What Is an LVN?
Often in healthcare, as in other professions, jobs go by more than one name. Sometimes the difference depends on the geographical area. One instance of a job that’s called two different things in the nursing world is licensed professional nurse (LPN) and licensed vocational nurse (LVN). So what is an LVN in nursing and what do they do? Let’s find out.
What Is an LVN and What Does LVN Stand For?
LVN stands for licensed vocational nurse. These professionals are also known as licensed practical nurses (LPNs). The job duties of an LVN vs. LPN are the same. The only key difference is the name. Texas and California use the term LVN, while other states use the term LPN.
What Does an LVN Do?
LVNs (and LPNs) work under the direction of doctors and registered nurses (RNs). They provide patients with basic bedside care such as primary nursing care, documenting the performance of prescribed medical treatments, and so on.
What is an LVN expected to do as part of the care team? Typical LVN duties include:
- Providing medical support to doctors, RNs, and patients.
- Interviewing patients and gather information about their medical histories.
- Providing essential care to patients such as helping them with eating, toileting, and bathing.
- Taking a patient’s vital signs, including pulse, blood pressure, and temperature.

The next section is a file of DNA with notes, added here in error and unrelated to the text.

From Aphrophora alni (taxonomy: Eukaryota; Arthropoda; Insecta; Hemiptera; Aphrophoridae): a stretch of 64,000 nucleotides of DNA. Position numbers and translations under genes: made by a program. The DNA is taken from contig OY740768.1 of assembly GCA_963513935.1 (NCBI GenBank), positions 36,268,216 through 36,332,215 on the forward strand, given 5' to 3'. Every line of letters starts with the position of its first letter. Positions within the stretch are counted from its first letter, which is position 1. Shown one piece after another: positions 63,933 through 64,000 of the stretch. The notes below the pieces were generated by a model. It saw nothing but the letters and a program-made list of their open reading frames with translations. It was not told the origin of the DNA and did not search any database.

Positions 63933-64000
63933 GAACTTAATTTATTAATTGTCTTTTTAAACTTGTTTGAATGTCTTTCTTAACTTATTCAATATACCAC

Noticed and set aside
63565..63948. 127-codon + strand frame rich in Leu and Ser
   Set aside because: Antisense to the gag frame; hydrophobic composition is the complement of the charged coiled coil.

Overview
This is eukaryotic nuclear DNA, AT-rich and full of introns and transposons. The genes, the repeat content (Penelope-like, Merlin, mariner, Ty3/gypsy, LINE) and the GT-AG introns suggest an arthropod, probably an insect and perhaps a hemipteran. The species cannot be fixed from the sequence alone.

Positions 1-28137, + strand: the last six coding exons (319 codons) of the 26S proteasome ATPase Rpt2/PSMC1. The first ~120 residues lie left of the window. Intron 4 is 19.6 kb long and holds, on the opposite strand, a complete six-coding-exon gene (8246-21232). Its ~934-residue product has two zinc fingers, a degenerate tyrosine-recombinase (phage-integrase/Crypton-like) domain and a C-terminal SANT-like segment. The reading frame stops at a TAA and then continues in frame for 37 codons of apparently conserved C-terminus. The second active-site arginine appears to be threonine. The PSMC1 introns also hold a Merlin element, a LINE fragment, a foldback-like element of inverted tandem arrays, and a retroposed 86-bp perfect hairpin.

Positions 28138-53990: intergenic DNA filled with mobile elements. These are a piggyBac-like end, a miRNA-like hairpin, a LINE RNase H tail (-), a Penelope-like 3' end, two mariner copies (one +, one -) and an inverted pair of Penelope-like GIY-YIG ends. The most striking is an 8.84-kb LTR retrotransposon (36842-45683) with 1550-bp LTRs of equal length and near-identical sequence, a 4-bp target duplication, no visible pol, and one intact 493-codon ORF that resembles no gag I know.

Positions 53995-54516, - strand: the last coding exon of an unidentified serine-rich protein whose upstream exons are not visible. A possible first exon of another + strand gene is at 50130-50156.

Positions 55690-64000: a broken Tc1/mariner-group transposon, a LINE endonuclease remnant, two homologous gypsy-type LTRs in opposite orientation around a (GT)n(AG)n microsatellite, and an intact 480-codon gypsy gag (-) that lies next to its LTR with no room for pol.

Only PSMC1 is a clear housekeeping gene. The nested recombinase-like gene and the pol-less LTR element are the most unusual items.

- Reviewing medical records and record new information.
- Giving patients prescribed medications.
- Drawing blood and forwarding it to the lab.
- Setting up ventilators and other breathing treatments.
- Stocking the supply room.
To know more about what you might do in this role, check out this sample LVN job description. As a licensed vocational nurse, you must be genuinely sympathetic to your patient’s concerns. Patients may experience an array of emotions while they are in your care, such as depression, anger, and anxiety.
So if you have the attention to detail, patience, and the mental fortitude to care for patients during those moments, then you’re a good fit for an LVN job. Check out our sample LVN resume for more details.
Where Can LVNs Work?
While LVNs can work in hospitals and private physician practices, most LVNs work in post-acute care settings such as:
- Assisted living facilities
- Dementia and Alzheimer’s care facilities
- Hospice care facilities
- Urgent care clinics
- Ambulatory surgery centers
- Home health care facilities
- Community care facilities for the elderly
Curious about where else you could work? Check out all the LVN jobs on IntelyCare to see who’s hiring.
How to Become an LVN
What is an LVN required to do in order to practice? To be licensed and registered as an LPN/LVN, you must meet the following requirements: